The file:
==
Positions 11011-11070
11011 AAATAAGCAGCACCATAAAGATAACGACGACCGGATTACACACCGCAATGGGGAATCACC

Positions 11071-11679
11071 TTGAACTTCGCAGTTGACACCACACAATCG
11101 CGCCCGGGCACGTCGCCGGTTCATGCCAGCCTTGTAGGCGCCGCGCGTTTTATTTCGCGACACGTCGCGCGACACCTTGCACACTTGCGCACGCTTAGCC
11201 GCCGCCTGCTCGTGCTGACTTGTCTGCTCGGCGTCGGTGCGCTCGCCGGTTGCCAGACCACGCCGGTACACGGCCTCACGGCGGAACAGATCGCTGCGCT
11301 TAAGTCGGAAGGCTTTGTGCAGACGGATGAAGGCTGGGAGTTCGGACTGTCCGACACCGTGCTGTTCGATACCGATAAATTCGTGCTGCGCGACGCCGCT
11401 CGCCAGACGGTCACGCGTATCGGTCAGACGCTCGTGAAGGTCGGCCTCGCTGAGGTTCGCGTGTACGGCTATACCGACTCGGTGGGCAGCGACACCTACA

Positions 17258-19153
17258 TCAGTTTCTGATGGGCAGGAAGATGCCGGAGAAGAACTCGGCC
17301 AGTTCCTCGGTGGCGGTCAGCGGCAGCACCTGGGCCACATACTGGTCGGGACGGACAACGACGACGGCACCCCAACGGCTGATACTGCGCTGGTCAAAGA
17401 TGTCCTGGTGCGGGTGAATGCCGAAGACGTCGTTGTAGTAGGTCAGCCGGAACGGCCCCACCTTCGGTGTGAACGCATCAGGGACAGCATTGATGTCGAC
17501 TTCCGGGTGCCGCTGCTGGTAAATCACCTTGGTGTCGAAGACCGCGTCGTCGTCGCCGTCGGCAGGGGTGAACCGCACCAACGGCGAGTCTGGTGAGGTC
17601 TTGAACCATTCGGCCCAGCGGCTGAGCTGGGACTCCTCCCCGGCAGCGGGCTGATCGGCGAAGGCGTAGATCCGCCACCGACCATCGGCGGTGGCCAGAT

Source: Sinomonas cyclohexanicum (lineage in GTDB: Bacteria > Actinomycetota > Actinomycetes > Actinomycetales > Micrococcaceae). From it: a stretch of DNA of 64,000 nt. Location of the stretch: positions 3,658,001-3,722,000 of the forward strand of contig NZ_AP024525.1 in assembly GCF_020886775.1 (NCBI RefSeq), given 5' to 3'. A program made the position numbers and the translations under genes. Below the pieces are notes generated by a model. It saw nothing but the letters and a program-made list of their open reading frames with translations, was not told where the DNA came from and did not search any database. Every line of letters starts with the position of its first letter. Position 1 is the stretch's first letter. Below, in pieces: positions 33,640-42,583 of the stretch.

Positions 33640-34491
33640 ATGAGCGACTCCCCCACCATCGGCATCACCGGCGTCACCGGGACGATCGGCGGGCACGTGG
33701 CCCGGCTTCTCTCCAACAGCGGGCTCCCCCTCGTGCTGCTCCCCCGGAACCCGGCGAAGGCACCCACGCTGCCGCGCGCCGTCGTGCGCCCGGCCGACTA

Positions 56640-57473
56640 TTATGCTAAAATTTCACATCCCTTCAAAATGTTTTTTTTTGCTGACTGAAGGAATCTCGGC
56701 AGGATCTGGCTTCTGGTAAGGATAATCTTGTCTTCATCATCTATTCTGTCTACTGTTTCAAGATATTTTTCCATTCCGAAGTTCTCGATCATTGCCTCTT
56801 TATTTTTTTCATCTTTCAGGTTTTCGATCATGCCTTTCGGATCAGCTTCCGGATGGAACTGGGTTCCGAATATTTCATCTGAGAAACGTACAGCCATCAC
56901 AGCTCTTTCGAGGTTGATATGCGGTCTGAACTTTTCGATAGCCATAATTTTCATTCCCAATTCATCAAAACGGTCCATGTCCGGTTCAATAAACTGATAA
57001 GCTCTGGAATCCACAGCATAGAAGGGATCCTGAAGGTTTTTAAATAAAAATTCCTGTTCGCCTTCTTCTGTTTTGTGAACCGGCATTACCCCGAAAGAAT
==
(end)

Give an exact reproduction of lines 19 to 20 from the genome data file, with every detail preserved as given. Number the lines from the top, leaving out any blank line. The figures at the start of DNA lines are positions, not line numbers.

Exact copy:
Positions 56640-57473
56640 TTATGCTAAAATTTCACATCCCTTCAAAATGTTTTTTTTTGCTGACTGAAGGAATCTCGGC